November 24, 2022
  • November 24, 2022

Opinion: Why we need a mortgage rate reset

By on May 24, 2022 0

Writing about the banks and passbooks of the 80s, I began to see a pattern emerge regarding customers and the refinancing of loans and rates. They were so tall; then so low. I started thinking about farming. Farmers know you can’t keep putting the same plants in the same soil season after season. You are killing your soil. You ruin the balance of nutrients. You work too much chemistry. It retards plant growth and yields. It changes the way they grow.

We have overworked our soil and it needs rest. Housing Wire expert Logan Mohtashami keeps saying we need a reset. He said in a Tweet earlier this month: “I think part of the confusion around the higher rates is that some people expected demand to be destroyed more quickly. That’s why I emphasize that higher rates need time to work their magic.

First crop rotation: owners stay in their house for 30 years

Rates have been falling since 1981 when it was crop rotation to adjust for inflation. In the early 1980s, rates were above 18% for a fixed rate loan. Most people have paid these loans for 30 years, on time. Some moved and in the process got better rates. Refinances weren’t marketed then as they are today, nor were they the norm for a homeowner.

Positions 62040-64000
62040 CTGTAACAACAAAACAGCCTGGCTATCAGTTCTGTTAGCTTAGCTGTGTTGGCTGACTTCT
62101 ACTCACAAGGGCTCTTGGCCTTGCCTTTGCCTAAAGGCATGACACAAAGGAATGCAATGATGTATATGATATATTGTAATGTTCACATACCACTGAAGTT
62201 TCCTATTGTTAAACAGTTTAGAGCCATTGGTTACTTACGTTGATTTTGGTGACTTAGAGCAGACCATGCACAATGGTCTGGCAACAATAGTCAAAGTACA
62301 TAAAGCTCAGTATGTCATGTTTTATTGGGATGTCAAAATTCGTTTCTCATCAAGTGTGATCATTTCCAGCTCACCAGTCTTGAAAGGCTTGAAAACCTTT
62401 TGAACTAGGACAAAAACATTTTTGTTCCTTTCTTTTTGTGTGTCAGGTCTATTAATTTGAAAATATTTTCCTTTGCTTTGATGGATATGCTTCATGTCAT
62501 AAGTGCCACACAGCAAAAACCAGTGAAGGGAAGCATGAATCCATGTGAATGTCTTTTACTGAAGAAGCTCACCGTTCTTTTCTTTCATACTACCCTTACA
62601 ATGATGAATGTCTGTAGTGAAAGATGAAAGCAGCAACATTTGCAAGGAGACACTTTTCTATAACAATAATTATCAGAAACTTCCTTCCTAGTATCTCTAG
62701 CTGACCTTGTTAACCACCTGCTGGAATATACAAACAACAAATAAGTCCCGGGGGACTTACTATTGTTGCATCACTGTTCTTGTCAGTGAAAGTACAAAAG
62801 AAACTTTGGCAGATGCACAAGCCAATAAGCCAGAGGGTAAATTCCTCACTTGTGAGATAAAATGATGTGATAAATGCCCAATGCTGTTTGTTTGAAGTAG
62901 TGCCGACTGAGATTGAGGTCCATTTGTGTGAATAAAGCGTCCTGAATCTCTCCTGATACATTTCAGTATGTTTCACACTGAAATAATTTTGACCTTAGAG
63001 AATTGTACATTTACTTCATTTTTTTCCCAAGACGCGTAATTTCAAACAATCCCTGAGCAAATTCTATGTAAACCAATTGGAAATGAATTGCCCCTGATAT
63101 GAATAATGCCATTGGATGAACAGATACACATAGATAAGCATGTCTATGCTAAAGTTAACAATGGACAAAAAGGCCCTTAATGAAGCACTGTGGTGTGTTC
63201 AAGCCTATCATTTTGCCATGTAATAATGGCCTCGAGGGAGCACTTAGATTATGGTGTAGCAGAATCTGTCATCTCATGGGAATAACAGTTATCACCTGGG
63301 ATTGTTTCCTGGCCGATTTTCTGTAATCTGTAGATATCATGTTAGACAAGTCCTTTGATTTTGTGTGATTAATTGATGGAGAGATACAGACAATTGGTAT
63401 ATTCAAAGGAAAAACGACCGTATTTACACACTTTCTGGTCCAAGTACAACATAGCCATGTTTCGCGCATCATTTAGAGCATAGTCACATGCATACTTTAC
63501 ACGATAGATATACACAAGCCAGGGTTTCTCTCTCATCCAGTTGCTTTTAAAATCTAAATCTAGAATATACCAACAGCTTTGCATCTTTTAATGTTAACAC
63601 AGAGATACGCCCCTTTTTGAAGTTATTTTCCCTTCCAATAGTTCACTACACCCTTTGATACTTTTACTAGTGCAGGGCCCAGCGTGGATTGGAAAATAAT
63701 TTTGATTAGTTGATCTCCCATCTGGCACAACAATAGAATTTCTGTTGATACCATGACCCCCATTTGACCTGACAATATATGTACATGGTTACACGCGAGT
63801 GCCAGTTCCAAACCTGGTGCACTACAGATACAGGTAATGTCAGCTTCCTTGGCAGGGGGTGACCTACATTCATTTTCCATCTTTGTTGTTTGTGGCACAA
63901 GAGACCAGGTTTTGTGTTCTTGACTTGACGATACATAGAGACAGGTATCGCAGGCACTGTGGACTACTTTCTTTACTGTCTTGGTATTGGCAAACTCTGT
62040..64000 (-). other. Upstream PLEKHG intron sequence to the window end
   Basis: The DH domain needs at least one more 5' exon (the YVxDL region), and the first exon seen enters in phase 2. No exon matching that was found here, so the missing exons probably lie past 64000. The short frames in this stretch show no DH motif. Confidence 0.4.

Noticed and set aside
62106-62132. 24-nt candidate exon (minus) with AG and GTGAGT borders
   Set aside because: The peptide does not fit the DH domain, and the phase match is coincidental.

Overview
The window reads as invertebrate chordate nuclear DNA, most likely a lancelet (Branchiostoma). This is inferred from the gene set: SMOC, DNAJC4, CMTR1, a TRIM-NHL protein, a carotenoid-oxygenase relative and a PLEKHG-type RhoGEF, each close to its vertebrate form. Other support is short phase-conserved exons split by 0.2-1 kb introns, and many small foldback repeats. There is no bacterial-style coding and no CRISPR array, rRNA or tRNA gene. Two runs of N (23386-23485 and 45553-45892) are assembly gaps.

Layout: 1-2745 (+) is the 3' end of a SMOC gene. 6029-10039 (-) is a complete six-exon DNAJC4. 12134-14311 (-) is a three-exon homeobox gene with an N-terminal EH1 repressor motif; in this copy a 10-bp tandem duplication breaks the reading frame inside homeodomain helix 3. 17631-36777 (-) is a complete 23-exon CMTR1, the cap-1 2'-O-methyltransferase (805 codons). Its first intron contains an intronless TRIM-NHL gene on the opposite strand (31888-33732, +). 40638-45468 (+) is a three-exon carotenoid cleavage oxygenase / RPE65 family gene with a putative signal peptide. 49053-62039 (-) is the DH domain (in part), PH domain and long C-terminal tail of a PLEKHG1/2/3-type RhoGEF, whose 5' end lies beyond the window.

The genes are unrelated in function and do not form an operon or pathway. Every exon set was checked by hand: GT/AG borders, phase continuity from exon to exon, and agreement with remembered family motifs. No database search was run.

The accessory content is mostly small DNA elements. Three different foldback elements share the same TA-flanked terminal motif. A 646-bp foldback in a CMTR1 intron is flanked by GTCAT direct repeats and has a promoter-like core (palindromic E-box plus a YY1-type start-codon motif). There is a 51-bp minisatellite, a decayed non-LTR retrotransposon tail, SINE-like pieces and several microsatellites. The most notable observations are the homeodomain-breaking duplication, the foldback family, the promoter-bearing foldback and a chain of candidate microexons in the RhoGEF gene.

Back then, the real estate agent found a house and the buyer went to their bank and got a loan. It is a customer of an agent, and a customer of a bank, carrying out a financial transaction and a contractual purchase transaction. Most of the time, the banking relationship was established before the house was found. The client bought a house to stay in for 30 years. It was considered a one-time transaction — a growing season.

Several harvests per year: Buyers and refinancing

The internet, online banking and other lenders have made the word “refinance” the one that has grown our industry. Look at one person who bought a single-family home in the mid-1990s – she had outgrown the starting house and needed the “forever” home she dreamed of.

What if this loan turns into three to six loans? When rates were 8% in 1995, this client bought this house forever. They went to their bank and got a 30-year fixed rate loan.

In 2004 they heard they could refinance, maybe cash out. Some took a chance with a popular ARM loan and got a rate of 6.5%. It saves them $200 a month and feels great.

ARM loan managers start calling them in 2008 for a locked rate or a lower fixed rate. They gladly accept 5.50% fixed. It saves them an extra $150 per month, and that’s stable in this wild upside-down market.

In 2017, they think they’re paying too much when their buddies get 4%. Thus, they go to an online bank to find out the rates. Twenty people call them and they lock in at a flat rate of 4%. During COVID-19 rates were 3.25% and with nothing else to do the owner can save money and restock again – rates will never be that low again, is- it not? Fixer called again in June 2021, equity was high, rates are at 2.4% and, man, you gotta do this one. That’s as low as rates go.

For 25 years, this person was a mortgage customer with six different mortgage companies, each saving him over $100 a month. Even if the owner moved or made a purchase in the middle of this process, one of the refis would have been a purchase. And that purchase likely required more refinancing when rates fell.